I've been in Montreal for only four months, but my life in Paris already feels like another lifetime.
I recently traveled to New York City (to visit the lovely Sara, another 'Expat American-Expat-in-Paris'), which obviously meant dedicating a significant amount of time in the Metropolitan Museum of Art. Sara laughed as I barely stopped myself from full-on running excitedly from painting to painting.
But, as utterly elated as I was that afternoon, I couldn't help but feel a tinge of sadness to no longer live in a city with a museum as monumental as the Met. Don't get me wrong, I love the Montreal Museum of Fine Arts. But I still miss living in a city with a museum so big you can legitimately get lost in a sea of canvases. And I especially miss the Louvre.
When I knew I would be leaving Paris for Montreal, I was very intentional about visiting some of my favorite places. And, let's be honest, many of those places were in the Louvre.
The Louvre feels like a sort of home. For most of my time in Paris, I lived a 20 minute walk away. This, combined with the fact that I had a card that let me skip the lines and enter for free, made this grand museum feel like an extension of my living space. I logged oh so many hours in its galleries.
And the rooms where I feel the most at home in the Louvre are the Ancient Greek terracotta and ceramic statuettes. I have no idea why I connect so strongly with these rooms, but I have been utterly enchanted by them since I accidentally stumbled upon them in 2009. The small statuettes are packed so tightly in the vitrines that you have to get up close to fully take them in. Visiting these galleries feels like uncovering treasures.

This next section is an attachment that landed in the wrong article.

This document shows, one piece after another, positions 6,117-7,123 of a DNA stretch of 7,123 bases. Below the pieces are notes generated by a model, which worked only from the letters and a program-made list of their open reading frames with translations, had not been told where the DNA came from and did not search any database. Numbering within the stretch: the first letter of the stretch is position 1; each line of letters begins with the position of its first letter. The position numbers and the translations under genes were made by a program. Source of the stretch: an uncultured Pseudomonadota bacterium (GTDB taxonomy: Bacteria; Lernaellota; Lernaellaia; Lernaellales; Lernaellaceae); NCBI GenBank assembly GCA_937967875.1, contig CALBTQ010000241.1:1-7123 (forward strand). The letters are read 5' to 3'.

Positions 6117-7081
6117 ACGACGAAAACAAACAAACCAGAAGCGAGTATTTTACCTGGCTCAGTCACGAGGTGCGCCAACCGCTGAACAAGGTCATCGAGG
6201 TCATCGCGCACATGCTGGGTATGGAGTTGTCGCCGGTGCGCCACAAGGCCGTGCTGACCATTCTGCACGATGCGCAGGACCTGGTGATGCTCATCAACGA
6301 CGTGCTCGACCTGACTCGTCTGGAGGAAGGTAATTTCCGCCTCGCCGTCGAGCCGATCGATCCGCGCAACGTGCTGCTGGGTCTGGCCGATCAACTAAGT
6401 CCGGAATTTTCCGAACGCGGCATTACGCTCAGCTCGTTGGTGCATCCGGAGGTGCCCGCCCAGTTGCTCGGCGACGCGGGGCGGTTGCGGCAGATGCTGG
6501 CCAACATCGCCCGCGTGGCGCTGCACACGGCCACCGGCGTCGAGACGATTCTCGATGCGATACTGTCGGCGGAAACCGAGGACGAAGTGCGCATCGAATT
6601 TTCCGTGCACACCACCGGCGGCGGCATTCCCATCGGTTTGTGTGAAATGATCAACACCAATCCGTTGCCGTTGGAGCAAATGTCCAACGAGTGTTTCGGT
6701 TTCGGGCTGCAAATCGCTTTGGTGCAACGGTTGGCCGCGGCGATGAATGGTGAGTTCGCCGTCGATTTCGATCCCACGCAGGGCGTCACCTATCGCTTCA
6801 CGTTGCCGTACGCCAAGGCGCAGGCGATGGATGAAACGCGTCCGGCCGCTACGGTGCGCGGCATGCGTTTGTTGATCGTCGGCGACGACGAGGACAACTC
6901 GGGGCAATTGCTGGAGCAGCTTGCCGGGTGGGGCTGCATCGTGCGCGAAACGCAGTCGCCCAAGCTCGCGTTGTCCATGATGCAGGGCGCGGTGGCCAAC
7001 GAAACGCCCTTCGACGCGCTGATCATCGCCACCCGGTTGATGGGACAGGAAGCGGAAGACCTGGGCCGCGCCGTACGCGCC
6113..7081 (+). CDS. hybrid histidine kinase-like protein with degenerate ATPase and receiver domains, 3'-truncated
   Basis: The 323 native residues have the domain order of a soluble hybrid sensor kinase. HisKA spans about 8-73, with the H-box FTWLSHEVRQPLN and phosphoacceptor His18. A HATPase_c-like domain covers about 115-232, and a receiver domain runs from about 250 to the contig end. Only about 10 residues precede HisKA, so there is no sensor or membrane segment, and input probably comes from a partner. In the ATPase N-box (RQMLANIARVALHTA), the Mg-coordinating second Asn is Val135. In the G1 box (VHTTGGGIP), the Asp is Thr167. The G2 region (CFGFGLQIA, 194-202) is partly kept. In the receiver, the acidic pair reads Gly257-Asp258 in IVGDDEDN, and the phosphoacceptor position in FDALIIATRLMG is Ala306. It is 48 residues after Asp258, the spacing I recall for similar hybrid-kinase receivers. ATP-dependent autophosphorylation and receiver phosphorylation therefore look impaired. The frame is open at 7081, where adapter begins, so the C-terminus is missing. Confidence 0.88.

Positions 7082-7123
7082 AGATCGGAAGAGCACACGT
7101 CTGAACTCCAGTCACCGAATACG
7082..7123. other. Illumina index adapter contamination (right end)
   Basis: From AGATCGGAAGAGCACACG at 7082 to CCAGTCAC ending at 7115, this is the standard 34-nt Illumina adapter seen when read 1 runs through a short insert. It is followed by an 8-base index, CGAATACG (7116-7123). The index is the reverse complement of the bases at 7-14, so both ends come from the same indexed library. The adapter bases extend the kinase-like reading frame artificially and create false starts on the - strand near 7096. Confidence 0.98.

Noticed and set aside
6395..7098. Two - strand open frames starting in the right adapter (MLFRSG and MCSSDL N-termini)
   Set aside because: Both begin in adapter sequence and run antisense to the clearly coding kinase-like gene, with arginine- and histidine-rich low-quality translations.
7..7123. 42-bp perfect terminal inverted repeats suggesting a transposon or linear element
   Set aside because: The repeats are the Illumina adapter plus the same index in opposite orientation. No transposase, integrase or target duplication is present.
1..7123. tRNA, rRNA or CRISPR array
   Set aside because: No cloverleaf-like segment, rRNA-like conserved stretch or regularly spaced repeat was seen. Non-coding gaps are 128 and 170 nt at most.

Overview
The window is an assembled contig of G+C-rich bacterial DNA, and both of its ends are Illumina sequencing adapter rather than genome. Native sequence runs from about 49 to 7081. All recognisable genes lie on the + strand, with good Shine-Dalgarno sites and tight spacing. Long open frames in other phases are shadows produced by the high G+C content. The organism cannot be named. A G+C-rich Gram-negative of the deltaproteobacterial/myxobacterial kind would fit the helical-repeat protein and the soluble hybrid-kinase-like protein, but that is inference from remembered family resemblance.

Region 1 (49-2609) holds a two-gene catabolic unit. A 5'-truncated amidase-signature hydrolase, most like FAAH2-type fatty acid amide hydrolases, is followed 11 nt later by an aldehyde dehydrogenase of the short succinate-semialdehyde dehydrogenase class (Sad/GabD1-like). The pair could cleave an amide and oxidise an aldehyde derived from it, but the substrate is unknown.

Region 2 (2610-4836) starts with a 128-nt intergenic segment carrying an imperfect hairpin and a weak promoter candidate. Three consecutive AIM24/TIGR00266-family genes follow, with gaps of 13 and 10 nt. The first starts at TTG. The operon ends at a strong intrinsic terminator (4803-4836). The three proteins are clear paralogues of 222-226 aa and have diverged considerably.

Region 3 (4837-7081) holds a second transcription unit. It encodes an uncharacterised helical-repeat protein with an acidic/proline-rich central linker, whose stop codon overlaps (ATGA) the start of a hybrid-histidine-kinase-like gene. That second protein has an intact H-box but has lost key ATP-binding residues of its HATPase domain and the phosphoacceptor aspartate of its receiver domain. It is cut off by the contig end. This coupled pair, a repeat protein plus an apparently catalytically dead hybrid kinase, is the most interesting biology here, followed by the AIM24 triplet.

Before leaving Paris, I made sure to spend some time amidst these graceful (and at times hilarious) statuettes.
These galleries make up part of the Musée Charles X: eight rooms in the Louvre inaugurated by Charles X in 1827, dedicated to Egyptian and Greco-Roman antiquities. The richly decorated ceilings and packed vitrines offer a glimpse of a 19th century approach to museography.
I love the way the gold on the walls and the painted ceilings contrast with the browns and reds of most of the displayed objects. There is something so magical about these galleries.
Musée du Louvre (Sully wing, first floor, galleries 35-38)
Address: Palais du Louvre 75001 Paris ∣ Métro: Palais-Royal Musée du Louvre (line 1 or 7) ∣ Opening hours: Wednesday to Monday from 9am to 6pm, open until 9:45pm on Wednesday and Friday